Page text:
Sunday, March 5, 2006

The History Of Violence

After a week of stress and not reading, I managed to finally finish The Roofer by Erica Orloff last night. I originally gravitated towards this book because of a review over at TRR. As a rule, I like darker fiction and have a special spot in my heart for crime noir settings. Think Gotham City on acid.

It's also interesting to note that AAR really hated this book. So we have one glowing review and one "hated it with a seething passion" review. I like that. I figure any book that can make a reader exhibit strong emotions (whether positive or negative) is a success. Let's face it - you always remember the books you hated or loved. The "OK" ones sort of melt into the background. At least for me anyway.

The Roofer tells the story of Ava O'Neil and her life growing up in Hell's Kitchen with her Irish mafia father. The story opens on Day One of Frank O'Neil's wake and the story unfolds in a series of flashbacks with Ava narrating along the way.

Ava is a young woman who drinks too much and has spent her entire adult life caring for her severely addicted (alcohol and drugs) brother. Tom is a cop who has lived on the edge for so long it's amazing he hasn't completely fallen off the cliff. Ava's life is defined by the suicide of her mentally ill mother, her father's abusive tendencies and love, and the men her father work with - guys with colorful nicknames like Uncle Two-Time.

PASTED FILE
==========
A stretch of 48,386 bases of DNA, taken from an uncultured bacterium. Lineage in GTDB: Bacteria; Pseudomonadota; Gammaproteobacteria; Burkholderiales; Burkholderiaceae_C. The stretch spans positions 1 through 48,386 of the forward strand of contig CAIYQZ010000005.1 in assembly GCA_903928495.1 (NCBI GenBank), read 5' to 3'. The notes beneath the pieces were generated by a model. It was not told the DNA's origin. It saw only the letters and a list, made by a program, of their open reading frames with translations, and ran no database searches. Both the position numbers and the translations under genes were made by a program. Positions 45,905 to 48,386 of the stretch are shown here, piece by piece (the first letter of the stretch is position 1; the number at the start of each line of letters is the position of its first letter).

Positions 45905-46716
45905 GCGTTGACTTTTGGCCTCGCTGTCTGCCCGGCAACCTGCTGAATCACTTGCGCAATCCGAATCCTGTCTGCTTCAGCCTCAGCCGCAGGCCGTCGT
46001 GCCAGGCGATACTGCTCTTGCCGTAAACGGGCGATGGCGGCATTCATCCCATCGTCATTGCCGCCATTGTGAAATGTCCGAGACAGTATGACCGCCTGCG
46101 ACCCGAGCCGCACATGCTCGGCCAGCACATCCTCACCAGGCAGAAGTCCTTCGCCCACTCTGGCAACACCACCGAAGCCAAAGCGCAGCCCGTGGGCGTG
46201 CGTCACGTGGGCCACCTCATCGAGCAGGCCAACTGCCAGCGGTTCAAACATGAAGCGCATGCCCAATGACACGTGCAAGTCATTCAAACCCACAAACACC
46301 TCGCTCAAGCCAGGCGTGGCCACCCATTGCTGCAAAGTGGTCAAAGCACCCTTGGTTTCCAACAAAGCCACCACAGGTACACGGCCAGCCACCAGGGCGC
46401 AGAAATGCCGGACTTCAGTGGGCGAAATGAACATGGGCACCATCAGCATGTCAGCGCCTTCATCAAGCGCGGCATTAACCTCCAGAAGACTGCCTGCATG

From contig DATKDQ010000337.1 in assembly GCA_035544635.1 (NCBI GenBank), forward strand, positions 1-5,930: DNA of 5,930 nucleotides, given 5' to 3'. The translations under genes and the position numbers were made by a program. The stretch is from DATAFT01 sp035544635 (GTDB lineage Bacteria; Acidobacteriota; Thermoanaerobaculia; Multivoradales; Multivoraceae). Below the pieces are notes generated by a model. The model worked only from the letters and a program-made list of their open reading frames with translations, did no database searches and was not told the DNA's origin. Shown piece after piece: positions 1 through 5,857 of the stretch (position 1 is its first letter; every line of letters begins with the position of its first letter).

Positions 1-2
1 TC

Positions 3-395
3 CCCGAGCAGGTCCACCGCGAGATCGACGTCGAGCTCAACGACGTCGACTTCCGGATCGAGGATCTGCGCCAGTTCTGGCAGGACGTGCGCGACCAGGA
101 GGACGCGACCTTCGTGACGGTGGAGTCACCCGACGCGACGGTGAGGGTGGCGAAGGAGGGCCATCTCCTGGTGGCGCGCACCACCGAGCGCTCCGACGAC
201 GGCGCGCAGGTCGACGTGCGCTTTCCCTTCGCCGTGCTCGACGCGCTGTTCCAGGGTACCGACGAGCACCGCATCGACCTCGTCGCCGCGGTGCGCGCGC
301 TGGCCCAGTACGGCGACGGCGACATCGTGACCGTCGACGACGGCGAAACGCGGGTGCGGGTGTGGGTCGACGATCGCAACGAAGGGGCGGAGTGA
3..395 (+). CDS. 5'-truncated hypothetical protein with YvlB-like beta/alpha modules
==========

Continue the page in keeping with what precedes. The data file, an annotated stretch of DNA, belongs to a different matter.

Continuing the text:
Over the course of the story a reporter comes into their lives looking to de-glamorize these wiseguys and instead makes them household names. Hollywood comes calling and soon Frank O'Neil is rubbing shoulders with the rich and famous. Even Ava falls in, by having an affair with Vince Quinn, the hunk who is playing her father in the film.

The violence in this story is pervasive. Ava's life isn't for wimps, and while some might see her as a victim, I never did. Life has made her hard, but she never wallows. She does what she feels she has too. And if that means picking up her brother off a bar room floor, pouring him into bed, and putting a bag of frozen peas on his head, then so be it. However Vince's arrival on the scene, along with her father's death, makes her yearn for a life away from Hell's Kitchen. A normal life. But she is bound to her brother by a terrible secret, which when revealed to the reader packs one hell of a wallop.

I can see why the AAR reviewer didn't like this book. I think she's wrong - but I still can understand her point of view. This is not an easy book to read, and I suspect Orloff didn't want it to be. Even with a happy ending (sort of), it's so bittersweet that the reader is left wondering, "Will Ava be OK?" Maybe yes, maybe no. But that's life isn't it?


Kate R said...

yeah, okay, time to order it then.

Tara Marie said...

Wow, sounds like it's not for the faint hearted.

Wendy said...

Definitely not for the faint of heart!

The best way I can describe it is that it's the first book I've read in a long time that I'd have no problem recommending to a guy.

mdvelazquez said...

I have it in my TBR. I think I will pull it out to read this week. I'm itching for a hometown book.